Andrew Rankin gives an insight into the BACN’s role in the HEE Expert Reference Group
The BACN is privileged to be involved in the work of Health Education England (HEE) in reviewing education and qualifications within the medical aesthetics industry. We have, in the past several months, led the project’s phase 1 work on assessing the education and training requirements for delivering the treatment modalities of botulinum toxins and dermal fillers. This project will undoubtedly shape the future of the cosmetic medical industry and will have an impact on all those yet to be involved. Most of all, it will have an impact on the patient – the end user who forms the focus of our every objective. Transparency at every level, user involvement, informed consent, standards; these are but a few of the buzz words which signal the drive towards a new, cohesive, patient-centred industry. From the perspective of the BACN, work began as early as November 2013 when we presented our report (Medical aesthetics. An educational framework. A Review of the Industry for the purpose of regulation (2013)) to HEE. This 6,000-word report complemented the BACN competencies framework, and provided significant detail for nonexperts (i.e. HEE) in terms of outlining the industry. It described the various problems and concerns evident to those familiar with the industry, and made recommendations that would close loopholes and promote a secure future for the industry.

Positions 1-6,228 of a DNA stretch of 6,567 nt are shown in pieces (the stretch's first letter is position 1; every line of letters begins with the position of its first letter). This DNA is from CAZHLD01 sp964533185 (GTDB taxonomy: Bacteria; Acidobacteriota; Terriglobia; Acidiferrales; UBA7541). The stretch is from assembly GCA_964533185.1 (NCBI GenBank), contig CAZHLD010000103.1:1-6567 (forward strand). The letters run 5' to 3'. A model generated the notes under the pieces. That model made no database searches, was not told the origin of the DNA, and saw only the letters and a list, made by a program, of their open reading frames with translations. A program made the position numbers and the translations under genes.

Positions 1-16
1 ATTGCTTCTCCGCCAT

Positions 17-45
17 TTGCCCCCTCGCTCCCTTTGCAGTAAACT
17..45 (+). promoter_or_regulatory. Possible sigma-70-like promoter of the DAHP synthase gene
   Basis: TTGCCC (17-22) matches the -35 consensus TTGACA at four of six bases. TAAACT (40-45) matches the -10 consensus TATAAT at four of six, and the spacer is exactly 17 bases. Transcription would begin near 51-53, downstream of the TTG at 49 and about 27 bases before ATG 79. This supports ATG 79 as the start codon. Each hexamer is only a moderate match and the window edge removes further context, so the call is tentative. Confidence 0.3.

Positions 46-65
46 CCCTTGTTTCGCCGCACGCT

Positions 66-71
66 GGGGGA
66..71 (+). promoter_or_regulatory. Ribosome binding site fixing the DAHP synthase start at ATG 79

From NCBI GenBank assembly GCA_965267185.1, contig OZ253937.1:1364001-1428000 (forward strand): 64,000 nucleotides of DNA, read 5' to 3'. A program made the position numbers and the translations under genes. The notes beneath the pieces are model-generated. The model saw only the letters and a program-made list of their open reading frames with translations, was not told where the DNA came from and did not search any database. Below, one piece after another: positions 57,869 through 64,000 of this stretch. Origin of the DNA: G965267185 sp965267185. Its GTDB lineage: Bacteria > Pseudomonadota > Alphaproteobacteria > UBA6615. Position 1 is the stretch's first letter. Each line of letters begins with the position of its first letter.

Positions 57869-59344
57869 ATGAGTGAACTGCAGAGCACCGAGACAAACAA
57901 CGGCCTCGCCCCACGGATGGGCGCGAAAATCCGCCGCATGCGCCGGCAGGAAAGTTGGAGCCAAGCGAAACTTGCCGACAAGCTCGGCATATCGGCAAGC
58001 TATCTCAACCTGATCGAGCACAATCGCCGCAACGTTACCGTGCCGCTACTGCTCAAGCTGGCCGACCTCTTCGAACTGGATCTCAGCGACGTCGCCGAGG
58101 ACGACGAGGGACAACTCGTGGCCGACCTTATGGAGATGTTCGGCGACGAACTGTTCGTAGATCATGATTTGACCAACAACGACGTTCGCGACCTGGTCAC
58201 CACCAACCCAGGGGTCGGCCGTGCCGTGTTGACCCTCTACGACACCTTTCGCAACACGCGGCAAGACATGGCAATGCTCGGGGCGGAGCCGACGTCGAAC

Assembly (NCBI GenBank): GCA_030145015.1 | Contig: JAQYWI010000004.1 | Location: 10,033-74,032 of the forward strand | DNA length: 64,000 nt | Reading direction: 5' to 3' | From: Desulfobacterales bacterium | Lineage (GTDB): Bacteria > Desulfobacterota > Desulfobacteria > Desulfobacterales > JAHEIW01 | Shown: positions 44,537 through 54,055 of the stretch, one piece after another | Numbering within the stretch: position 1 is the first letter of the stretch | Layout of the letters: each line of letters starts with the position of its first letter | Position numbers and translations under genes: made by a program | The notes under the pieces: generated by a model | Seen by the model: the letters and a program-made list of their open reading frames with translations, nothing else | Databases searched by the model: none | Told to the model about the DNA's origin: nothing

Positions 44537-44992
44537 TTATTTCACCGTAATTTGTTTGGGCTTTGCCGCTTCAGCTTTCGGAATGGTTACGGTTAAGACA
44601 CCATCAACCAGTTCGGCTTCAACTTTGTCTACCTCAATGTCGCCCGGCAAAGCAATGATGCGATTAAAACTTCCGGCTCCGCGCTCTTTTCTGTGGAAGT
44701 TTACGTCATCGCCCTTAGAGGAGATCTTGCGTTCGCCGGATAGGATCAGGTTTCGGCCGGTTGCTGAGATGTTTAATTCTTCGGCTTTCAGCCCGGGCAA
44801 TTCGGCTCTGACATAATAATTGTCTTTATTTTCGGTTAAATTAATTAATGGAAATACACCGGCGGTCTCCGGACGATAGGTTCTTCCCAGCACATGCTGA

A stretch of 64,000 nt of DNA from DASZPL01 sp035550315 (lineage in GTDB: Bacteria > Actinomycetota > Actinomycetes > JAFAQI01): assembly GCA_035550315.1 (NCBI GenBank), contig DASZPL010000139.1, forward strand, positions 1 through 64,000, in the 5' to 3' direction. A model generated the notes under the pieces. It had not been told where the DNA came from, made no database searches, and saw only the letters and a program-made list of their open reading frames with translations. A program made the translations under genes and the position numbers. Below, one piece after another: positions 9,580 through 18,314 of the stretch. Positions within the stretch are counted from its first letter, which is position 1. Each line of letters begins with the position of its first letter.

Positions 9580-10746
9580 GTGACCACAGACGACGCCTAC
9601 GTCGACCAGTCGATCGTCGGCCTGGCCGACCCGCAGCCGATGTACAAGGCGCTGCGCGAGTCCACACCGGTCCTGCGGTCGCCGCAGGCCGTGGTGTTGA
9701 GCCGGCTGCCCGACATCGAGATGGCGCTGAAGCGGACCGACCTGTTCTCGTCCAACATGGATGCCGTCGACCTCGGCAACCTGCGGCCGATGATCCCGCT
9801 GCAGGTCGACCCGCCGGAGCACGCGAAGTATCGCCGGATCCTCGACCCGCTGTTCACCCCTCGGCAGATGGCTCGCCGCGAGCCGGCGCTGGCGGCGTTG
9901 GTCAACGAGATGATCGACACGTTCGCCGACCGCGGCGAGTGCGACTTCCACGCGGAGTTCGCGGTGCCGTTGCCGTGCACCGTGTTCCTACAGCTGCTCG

The Expert Reference Group (ERG), set up by Health Education England to advise and work with them to create a formal framework of education for the non-surgical cosmetic industry, is broad. Representatives include nurses, doctors, dentists, surgeons, pharmacists, beauty and industry spokespersons and experts from laser and hair transplant fields. Importantly, the table at which we sit is, metaphorically speaking, round. That is to say, all have an equal opportunity to present their perspective, and decisions made are a consensus reflecting the breadth and depth of the group. It is perhaps the first time the industry has been so unified and working in this way is hugely rewarding. This unified approach is important on several levels. We are able to more readily agree on (and therefore influence) the issues where there is such strength of feeling.
Hair Restoration Surgery
Chemical peels and skin rejuvenation
Lasers, IPL & LED treatments